By Brendon Schrader
At Antenna, we’re always interested in learning how marketers got where they are, and what they do to keep growing and improving. In this blog series, we’ll interview marketing leaders we respect and admire at companies across industries. We recently talked to Amanda Brinkman, chief brand and communications officer at Deluxe Corporation.
Amanda Brinkman is a smart marketer with a strategy that works: “Whenever I join a company, I like to go out and spend time with customers to really understand what their daily struggles are,” she says. That approach served her well when she was faced with a challenge to promote Deluxe’s 100th anniversary.
Long known for printing checks, Deluxe has been evolving over the years into a go-to partner that offers business services to small and growing companies. Brinkman dug into some data and found that only 1 percent of businesses knew that Deluxe offered these services, so she knew she had to raise awareness.
As she got to know Deluxe’s customers, she kept coming back to the stories she heard that made her want to visit these stores and restaurants as a customer herself. “If we can tell these stories, maybe we can convince more people to go to small business, to create a movement,” she says. “From a brand perspective, that’s an ownable space.”
The result was a Deluxe-branded series of 100 videos and photo essays — one for each year of business — that profiled small companies and highlighted their struggles and triumphs, all on a standalone website, Small Business Revolution. By taking her paid media budget and using it to develop content, the series has gotten 11 times the return on investment, Brinkman says, resulting in 1.4 billion impressions so far.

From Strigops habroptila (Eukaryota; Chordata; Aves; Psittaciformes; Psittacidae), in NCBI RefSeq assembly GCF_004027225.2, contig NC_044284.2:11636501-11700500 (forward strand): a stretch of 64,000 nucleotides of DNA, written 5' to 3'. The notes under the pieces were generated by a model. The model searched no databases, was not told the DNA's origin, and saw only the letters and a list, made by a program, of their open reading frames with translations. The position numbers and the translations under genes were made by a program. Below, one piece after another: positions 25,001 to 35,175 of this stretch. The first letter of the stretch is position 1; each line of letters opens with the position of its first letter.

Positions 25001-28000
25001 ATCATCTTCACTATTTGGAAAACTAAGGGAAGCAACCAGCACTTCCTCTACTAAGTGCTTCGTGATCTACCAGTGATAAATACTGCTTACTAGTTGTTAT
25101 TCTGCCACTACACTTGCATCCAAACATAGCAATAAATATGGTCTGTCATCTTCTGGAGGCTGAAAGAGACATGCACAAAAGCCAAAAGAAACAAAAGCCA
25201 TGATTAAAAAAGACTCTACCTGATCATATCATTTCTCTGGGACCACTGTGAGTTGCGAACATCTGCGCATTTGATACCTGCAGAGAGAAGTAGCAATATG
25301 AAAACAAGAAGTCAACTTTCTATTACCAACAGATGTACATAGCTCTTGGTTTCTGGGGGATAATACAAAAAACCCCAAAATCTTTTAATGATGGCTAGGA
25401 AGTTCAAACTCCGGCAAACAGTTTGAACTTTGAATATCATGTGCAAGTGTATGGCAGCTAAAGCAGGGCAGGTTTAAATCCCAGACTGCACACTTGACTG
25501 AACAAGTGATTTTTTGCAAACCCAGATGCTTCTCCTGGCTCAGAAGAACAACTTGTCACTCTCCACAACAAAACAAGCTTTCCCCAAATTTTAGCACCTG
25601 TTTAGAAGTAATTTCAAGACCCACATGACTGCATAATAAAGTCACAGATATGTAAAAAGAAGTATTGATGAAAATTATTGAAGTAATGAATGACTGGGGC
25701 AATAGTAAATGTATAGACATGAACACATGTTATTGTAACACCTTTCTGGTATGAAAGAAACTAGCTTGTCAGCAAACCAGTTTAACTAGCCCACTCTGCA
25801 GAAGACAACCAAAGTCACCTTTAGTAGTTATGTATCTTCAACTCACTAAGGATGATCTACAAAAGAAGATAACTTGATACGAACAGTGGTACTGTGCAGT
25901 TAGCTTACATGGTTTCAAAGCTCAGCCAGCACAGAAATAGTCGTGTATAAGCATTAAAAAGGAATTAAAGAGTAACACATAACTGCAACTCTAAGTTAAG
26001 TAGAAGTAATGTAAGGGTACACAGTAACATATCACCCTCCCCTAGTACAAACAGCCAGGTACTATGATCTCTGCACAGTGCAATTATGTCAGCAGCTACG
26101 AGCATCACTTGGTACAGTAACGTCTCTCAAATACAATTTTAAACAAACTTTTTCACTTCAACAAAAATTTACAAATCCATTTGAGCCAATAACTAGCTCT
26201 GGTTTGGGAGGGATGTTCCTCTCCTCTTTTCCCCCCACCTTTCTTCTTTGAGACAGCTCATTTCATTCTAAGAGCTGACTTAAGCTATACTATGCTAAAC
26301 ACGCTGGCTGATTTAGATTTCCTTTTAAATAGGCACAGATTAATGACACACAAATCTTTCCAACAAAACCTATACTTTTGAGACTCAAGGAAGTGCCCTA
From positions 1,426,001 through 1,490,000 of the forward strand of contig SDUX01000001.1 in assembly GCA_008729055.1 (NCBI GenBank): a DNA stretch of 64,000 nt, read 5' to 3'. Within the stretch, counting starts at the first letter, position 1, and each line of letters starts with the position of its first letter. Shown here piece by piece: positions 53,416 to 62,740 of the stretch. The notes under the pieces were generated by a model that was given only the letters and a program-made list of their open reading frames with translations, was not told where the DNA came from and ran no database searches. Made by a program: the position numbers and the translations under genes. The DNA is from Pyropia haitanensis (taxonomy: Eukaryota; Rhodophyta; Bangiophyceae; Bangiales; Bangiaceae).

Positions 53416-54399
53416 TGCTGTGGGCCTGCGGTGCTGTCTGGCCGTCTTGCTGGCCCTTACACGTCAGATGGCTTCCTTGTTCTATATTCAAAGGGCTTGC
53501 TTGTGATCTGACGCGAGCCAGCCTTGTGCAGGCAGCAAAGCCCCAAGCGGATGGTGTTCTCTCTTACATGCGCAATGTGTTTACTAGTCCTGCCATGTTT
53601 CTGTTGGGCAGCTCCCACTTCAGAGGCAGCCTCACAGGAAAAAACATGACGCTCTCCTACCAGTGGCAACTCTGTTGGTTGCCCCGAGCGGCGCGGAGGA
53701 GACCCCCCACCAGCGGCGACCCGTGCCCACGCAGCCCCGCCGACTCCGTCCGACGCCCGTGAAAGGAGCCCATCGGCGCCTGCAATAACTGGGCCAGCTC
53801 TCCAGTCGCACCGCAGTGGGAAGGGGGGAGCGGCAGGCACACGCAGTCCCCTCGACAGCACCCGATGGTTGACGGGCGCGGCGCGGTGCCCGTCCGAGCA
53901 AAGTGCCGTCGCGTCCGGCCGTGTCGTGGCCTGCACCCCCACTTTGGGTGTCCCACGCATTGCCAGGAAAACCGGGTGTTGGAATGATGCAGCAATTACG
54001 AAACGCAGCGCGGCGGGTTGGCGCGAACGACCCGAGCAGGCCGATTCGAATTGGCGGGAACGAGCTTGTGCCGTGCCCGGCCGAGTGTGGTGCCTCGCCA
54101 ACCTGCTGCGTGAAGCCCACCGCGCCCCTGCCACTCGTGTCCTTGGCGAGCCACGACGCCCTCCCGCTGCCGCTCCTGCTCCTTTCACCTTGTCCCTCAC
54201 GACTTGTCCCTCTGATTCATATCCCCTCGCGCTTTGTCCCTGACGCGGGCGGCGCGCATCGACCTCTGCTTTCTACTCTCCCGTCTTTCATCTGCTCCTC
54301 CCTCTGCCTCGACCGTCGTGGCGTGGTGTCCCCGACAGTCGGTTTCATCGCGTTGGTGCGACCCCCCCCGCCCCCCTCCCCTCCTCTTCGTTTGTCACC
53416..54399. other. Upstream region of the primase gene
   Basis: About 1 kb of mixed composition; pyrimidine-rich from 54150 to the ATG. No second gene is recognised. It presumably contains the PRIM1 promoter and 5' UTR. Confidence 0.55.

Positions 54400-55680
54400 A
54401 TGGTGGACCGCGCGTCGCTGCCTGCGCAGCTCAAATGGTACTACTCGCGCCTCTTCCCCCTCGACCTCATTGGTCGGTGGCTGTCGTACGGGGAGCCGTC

The campaign is a great example of what Brinkman says is a common thread throughout her career: doing things that are purposeful and meaningful. When working at UnitedHealth Group, she built out Carrot, a consumer engagement division to help people make healthier choices and decisions. At Allianz, she worked hard to break down the concept of annuities so customers could understand them better and make more strategic investment decisions. “At Deluxe, I feel like the task is to raise brand awareness and do so in such a purposeful way that I’m proud we’re making a difference in people’s lives.”
Making a difference means building people’s trust in brands, which can be hard. “Consumers have more access to a voice because of social media, and so brands are more accountable than they were 10 or 15 years ago. It’s had a great effect on marketing — you have to be genuine and authentic, or consumers will call you out.”
Brinkman encourages other marketers to do things that are purposeful and meaningful to make the world a better place through their work. Marketing doesn’t have to be something that interrupts what viewers or users are doing, she says; it can be something they want to spend time with — as with the Small Business Revolution.
“Add value to the viewer’s life and accomplish marketing goals in the meantime, and that’s a win-win,” she says. “Hold yourself accountable to doing worthwhile work.”
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